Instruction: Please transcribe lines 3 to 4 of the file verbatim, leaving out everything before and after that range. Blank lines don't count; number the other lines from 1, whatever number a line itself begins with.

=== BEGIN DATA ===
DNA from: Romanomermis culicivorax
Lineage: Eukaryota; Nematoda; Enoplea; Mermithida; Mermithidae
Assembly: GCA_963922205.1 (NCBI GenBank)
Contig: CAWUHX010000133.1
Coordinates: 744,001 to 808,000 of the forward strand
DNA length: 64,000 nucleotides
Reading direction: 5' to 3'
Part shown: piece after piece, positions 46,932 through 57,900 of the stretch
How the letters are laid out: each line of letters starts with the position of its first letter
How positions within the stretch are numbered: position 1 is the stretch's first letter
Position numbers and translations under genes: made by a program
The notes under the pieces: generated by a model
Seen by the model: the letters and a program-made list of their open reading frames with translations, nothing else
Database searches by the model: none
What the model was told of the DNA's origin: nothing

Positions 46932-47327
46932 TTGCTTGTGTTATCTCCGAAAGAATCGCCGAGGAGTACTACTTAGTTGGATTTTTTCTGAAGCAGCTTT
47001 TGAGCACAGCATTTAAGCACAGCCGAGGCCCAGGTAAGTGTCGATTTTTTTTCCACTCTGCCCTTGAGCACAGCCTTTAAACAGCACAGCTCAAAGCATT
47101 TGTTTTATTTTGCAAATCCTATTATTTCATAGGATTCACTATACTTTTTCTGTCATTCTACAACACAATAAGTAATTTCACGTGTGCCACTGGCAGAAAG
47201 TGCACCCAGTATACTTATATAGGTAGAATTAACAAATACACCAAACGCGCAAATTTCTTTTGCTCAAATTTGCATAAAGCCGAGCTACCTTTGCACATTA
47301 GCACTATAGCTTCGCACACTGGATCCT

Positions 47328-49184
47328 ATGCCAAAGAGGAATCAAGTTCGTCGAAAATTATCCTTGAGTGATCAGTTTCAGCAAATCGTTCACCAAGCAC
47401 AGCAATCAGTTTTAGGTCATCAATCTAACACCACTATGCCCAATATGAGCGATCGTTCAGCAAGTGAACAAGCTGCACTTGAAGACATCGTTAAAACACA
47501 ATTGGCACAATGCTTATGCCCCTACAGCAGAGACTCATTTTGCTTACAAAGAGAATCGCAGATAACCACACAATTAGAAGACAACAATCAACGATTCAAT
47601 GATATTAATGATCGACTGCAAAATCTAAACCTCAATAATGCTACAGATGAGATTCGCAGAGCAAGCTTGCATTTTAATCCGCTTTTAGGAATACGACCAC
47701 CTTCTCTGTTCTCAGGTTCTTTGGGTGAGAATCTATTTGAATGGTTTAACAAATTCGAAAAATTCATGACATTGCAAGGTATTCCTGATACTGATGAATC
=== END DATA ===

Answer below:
Assembly: GCA_963922205.1 (NCBI GenBank)
Contig: CAWUHX010000133.1